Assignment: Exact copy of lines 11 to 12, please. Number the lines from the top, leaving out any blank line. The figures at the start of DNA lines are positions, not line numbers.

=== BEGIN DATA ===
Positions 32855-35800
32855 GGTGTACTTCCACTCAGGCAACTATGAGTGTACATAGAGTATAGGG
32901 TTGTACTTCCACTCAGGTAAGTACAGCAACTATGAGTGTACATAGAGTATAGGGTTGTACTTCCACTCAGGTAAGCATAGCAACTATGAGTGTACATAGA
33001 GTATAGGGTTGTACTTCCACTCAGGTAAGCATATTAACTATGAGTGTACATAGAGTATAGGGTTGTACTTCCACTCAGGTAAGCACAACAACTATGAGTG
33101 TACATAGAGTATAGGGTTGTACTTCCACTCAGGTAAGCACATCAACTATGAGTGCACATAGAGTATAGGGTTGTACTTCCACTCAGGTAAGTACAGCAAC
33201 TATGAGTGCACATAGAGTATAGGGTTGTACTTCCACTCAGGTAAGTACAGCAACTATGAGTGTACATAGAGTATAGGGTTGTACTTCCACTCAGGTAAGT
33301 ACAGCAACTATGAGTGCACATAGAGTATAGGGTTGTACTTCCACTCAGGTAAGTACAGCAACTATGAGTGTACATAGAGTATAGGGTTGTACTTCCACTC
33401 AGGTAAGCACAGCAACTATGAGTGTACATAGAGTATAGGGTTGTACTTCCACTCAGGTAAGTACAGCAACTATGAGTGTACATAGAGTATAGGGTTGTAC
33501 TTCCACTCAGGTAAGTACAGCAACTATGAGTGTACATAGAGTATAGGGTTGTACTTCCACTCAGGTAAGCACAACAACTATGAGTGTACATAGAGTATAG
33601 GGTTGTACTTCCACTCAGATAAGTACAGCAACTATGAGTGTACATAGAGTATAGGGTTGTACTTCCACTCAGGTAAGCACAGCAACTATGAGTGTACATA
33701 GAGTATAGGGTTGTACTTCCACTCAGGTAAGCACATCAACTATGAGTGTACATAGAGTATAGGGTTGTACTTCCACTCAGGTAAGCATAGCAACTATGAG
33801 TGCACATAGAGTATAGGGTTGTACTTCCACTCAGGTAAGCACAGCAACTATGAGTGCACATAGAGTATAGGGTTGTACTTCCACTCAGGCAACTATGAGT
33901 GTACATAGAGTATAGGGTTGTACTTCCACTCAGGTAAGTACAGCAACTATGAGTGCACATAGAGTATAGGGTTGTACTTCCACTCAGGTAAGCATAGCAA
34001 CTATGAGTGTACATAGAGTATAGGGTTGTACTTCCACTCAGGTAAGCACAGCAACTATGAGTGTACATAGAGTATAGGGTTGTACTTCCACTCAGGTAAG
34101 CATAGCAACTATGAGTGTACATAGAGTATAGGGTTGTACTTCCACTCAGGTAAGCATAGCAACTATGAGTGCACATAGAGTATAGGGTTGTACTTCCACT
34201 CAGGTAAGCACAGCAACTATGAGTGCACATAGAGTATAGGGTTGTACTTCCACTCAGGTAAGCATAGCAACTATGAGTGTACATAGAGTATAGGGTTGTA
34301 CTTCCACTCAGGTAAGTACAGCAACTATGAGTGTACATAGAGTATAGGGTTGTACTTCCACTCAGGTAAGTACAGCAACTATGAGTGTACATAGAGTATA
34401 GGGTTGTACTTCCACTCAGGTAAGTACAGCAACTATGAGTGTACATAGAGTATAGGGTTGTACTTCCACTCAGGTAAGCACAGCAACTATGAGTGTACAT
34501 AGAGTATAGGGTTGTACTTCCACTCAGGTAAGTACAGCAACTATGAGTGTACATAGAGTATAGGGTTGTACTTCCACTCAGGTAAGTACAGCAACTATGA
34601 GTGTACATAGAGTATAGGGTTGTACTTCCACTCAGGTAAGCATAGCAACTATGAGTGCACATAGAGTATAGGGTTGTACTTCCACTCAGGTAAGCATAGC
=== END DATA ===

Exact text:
33701 GAGTATAGGGTTGTACTTCCACTCAGGTAAGCACATCAACTATGAGTGTACATAGAGTATAGGGTTGTACTTCCACTCAGGTAAGCATAGCAACTATGAG
33801 TGCACATAGAGTATAGGGTTGTACTTCCACTCAGGTAAGCACAGCAACTATGAGTGCACATAGAGTATAGGGTTGTACTTCCACTCAGGCAACTATGAGT